Researchers suggest a new way to generate a light source made of entangled photons

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Entanglement is a strange phenomenon in quantum physics where two particles are inherently connected regardless of the distance between them. When one is measured, the other is immediately a given. Purdue University researchers have proposed a new, unconventional approach to generate a special light source made up of entangled photons. On September 6, 2022, they published their findings in: Physical Assessment Exam.

The team proposed a method to generate entangled photons at extreme ultraviolet (XUV) wavelengths where no such source currently exists. Their work provides a roadmap on how to generate these entangled photons and use them to track the dynamics of electrons in molecules and materials on the incredibly short timescales of attoseconds.

“The entangled photons in our work are guaranteed to arrive at a given location within a very short duration of attoseconds, as long as they travel the same distance,” said Dr. Niranjan Shivaram, assistant professor of physics and astronomy. “This correlation in their arrival time makes them very useful to measure ultrafast events. An important application is in attosecond metrology to push the boundaries of measurement of the shortest timescale phenomena. This source of entangled photons can also be used in quantum imaging and spectroscopy, where Entangled photons have been shown to improve the ability to obtain information, but now at XUV and even X-ray wavelengths.”

The authors of the publication, titled “Attosecond Entangled Photons of Two-Photon Decay of Metastable Atoms: A Resource for Attosecond Experiments and Beyond,” are all from the Purdue University Department of Physics and Astronomy and are collaborating with the Purdue Quantum Science and Engineering Institute (PQSEI). They are Dr. Yimeng Wang, a recent graduate of Purdue University; Siddhant Pandey, Ph.D. candidate in experimental ultrafast spectroscopy; dr. Chris H. Greene, Albert Overhauser Distinguished Professor of Physics and Astronomy; and dr. Shivaram.

“Purdue’s Department of Physics and Astronomy has a strong atomic, molecular, and optical (AMO) physics program, which brings together experts in different areas of AMO,” said Shivaram. Chris Greene’s expert knowledge of theoretical atomic physics combined with Niranjan’s background in the relatively young field of experimental attosecond science led to this collaborative project. While many universities have AMO programs, Purdue’s AMO program is uniquely diverse as it has experts in multiple sub-fields of AMO -science.”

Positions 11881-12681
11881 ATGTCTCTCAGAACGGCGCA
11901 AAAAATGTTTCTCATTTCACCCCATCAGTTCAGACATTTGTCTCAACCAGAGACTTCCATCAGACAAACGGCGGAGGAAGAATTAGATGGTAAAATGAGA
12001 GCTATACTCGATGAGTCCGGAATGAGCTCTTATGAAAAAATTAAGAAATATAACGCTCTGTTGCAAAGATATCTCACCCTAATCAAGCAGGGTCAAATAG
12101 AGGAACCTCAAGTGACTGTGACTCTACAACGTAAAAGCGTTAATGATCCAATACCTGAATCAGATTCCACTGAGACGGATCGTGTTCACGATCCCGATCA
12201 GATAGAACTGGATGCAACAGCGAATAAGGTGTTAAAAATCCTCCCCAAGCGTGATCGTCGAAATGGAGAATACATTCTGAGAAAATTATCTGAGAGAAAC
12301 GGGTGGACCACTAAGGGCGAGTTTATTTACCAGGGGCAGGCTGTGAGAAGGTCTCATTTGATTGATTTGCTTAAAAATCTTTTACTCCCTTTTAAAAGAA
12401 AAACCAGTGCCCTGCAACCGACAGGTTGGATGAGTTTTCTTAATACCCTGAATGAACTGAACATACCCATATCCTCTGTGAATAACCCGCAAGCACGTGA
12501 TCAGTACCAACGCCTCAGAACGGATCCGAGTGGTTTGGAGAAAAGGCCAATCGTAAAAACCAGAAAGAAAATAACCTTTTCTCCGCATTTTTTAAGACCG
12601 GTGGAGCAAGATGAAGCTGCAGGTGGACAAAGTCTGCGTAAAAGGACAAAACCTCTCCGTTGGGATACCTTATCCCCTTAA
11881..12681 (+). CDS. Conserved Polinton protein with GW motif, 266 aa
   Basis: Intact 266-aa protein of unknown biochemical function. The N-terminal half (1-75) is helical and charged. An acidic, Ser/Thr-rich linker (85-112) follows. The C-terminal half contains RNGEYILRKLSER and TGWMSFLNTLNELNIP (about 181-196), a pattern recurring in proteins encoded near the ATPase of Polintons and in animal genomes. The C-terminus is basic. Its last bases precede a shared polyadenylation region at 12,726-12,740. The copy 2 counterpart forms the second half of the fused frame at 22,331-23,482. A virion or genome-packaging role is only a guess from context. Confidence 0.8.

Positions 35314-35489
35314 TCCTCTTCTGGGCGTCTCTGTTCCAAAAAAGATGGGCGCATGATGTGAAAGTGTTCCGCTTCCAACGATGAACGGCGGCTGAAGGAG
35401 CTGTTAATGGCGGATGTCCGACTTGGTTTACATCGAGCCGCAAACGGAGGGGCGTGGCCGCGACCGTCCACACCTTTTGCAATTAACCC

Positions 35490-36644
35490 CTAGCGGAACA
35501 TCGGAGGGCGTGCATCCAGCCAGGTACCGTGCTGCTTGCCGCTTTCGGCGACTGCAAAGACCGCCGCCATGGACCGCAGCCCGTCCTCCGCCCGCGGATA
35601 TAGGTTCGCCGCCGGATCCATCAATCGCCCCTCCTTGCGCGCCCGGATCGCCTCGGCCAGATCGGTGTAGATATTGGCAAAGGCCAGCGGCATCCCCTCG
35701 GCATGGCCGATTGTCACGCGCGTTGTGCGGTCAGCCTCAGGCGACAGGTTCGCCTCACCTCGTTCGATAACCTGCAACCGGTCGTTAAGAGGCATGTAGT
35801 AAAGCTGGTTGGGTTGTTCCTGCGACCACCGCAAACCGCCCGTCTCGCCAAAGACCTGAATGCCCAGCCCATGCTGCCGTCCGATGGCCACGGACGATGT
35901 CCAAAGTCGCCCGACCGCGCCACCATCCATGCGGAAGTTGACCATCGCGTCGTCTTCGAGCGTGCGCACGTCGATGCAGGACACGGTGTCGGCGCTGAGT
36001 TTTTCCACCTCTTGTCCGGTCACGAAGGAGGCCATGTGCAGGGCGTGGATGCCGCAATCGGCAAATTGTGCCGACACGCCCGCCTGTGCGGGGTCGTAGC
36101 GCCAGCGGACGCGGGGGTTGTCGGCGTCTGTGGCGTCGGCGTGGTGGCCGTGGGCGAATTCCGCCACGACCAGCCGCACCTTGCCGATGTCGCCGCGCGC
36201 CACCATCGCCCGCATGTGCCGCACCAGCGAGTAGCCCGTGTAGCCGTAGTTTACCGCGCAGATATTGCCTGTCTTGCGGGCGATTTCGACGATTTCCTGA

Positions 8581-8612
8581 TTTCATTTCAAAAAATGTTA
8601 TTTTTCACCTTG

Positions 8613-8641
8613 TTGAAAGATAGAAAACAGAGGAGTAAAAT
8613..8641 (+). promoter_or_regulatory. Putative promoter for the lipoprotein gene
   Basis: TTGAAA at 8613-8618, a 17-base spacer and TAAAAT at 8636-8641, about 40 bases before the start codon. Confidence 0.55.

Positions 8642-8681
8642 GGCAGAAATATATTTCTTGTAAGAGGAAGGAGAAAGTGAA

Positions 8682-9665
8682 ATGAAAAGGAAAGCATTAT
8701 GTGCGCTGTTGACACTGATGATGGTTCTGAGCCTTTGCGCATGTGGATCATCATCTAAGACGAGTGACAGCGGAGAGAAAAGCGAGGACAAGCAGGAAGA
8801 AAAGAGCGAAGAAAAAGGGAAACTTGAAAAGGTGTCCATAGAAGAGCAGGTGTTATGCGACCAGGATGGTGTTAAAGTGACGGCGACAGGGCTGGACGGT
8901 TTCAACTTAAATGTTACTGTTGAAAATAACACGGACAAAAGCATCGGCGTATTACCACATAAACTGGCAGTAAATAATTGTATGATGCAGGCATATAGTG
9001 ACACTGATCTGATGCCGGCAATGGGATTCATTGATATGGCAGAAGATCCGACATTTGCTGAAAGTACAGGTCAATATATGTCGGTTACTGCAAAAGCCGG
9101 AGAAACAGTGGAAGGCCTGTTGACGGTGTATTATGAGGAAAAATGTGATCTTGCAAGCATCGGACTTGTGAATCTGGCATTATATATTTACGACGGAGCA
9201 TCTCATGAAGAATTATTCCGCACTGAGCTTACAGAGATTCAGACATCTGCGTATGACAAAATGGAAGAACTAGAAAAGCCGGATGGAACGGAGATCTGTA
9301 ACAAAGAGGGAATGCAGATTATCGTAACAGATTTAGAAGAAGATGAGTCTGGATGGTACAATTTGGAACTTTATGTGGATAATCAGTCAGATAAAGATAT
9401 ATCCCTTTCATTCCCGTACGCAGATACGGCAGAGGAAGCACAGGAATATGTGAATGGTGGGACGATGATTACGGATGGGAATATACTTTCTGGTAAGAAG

Each researcher played an important role in this ongoing investigation. Greene initially suggested the idea of ​​using photons emitted by helium atoms as a source of entangled photons and Shivaram suggested applications for science and proposed experimental schemes. Wang and Greene then developed the theoretical framework to calculate entangled photon emission from helium atoms, while Pandey and Shivaram estimated entangled photon emission/absorption rates and elaborated the details of the proposed attosecond experimental schemes.

The publication marks the beginning of this research for Shivaram and Greene. In this publication, the authors present the idea and elaborate the theoretical aspects of the experiment. Shivaram and Greene plan to continue working together on experimental and further theoretical ideas. Shivaram’s lab, the Ultrafast Quantum Dynamics Group, is currently building a device to experimentally demonstrate some of these ideas. According to Shivaram, the hope is that other researchers in attosecond science will start working on these ideas. A concerted effort by many research groups could further increase the impact of this work. Eventually they hope to get the timescale of entangled photons down to the zeptosecond, 10-21 seconds.

“Typically, experiments on attosecond timescales are performed using attosecond laser pulses as ‘flashes’ to ‘image’ the electrons. The current limits for these pulses are about 40 attoseconds. Our proposed idea of ​​using entangled photons would can decrease to a few attoseconds or zeptoseconds,” says Shivaram.

To understand the timing, one must understand that electrons play a fundamental role in determining the behavior of atoms, molecules and solid materials. The timescale of electron movement is typically in the femtosecond (one millionth of a billionth of a second-10-15 seconds) and attosecond (one billionth of a billionth of a second, or 10-18 seconds) scale. According to Shivaram, it is essential to understand the dynamics of electrons and track their movement on these ultra-short time scales.

“The goal of the field of ultrafast science is to make such ‘films’ of electrons and then use light to control the behavior of these electrons to develop chemical reactions, make materials with new properties, build molecular-scale devices. make, etc.” he says. “This is light-matter interaction at its most basic level, and the possibilities for discovery are many. A single zeptosecond is 10-21 seconds. A thousand zeptoseconds is an attosecond. Researchers are only now beginning to investigate zeptosecond phenomena, although it is experimentally out of reach due to a lack of zeptosecond laser pulses. Our unique approach to using entangled photons instead of photons in laser pulses could allow us to achieve the zeptosecond regime. This will require significant experimental effort and is likely to be possible within five years.”

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More information:
Yimeng Wang et al, Attosecond entangled photons from two-photon decay of metastable atoms: a source for attosecond experiments and beyond, Physical Assessment Exam (2022). DOI: 10.1103/PhysRevResearch.4.L032038

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